Whiskey Rebellion Research Paper

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Whiskey Rebellion The Whiskey Rebellion or as it is sometimes referred to the “so-called” Whiskey Rebellion took place from 1790 to 1794 in the aftermath of the Revolutionary War. George Washington held the office of the President and the nation was in its birthing stages of self-awareness. The boundaries between state and federal legislatures jurisdiction were still being weighed and measured as to their relative effectiveness as well as the finalization of the constitution. It was the real beginning of the system of checks and balances of government that lead to the systems that exists in the United States today. The fundamental argument the Whiskey Rebellion came from was where the voice of the people, in mass, ended with the new…show more content…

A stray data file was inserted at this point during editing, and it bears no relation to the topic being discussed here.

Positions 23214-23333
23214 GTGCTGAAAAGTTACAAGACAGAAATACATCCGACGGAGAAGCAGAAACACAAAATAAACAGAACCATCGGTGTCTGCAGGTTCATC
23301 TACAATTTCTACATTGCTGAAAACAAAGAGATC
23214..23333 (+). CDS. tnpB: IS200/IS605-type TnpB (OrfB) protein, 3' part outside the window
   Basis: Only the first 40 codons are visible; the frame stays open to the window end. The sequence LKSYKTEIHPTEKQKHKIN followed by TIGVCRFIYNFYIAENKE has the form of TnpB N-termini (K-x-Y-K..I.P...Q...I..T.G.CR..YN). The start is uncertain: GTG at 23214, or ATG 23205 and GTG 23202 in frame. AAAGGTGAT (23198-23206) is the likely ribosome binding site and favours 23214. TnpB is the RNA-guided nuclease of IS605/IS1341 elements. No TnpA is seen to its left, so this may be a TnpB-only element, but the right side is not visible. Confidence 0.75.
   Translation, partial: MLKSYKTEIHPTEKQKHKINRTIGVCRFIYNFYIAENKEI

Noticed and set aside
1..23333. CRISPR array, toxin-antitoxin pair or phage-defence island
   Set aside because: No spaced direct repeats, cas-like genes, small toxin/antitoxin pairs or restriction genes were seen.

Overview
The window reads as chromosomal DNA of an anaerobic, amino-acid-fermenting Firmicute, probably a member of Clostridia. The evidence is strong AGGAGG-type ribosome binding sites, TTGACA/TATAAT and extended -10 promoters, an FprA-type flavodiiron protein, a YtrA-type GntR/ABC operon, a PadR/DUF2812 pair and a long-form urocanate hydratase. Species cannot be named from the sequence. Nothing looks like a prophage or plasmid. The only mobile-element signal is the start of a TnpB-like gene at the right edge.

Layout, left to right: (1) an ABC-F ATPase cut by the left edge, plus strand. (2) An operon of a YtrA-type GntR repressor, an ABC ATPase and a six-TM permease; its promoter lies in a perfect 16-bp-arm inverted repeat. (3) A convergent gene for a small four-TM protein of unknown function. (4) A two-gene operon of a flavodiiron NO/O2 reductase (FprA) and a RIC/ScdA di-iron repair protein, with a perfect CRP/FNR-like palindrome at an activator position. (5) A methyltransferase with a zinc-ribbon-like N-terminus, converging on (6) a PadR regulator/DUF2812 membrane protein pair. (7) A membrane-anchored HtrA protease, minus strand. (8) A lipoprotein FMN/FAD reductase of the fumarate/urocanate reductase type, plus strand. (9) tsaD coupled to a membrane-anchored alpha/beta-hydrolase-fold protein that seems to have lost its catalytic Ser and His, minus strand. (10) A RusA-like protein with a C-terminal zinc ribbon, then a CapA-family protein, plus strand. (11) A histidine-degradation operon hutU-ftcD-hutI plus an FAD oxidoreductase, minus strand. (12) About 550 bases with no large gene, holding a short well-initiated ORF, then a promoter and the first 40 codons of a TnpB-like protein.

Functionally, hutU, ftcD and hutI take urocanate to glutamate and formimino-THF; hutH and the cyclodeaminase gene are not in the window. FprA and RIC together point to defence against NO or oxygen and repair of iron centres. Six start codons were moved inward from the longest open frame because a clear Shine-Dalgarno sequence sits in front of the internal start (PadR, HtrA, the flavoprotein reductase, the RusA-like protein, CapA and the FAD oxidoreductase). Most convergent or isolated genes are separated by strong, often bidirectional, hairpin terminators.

Sometimes violently, as the rural farmers would sometimes tar and feather excite tax collectors. This was met with President Washington releasing a proclamation condemning any such acts as illegal. Gathering in mass to discuss and protest the excise tax was considered to be an action against the federal government. This was met with more opposition that then turned violent by 1794. Washington in turn responded with mobilizing the militia to end the violence. In the end no major violent conflict took place and the federal government failed to collect the excise taxes until the time that they were stuck down during the Thomas Jefferson Presidential administration. Benjamin Franklin Bache, (1769-1798) a journalist and the grand son of Benjamin Franklin and one of the leaders to the opposition of the tax, published an article in the General Advertiser in August of 1794. In his article “The Late Unfortunate Disturbances” Bache outlines that he thinks Federalists were using the Whiskey Rebellion to enact some kind of make shift aristocracy on in which money was the new authority in place of royal lineage. (Humphrey,
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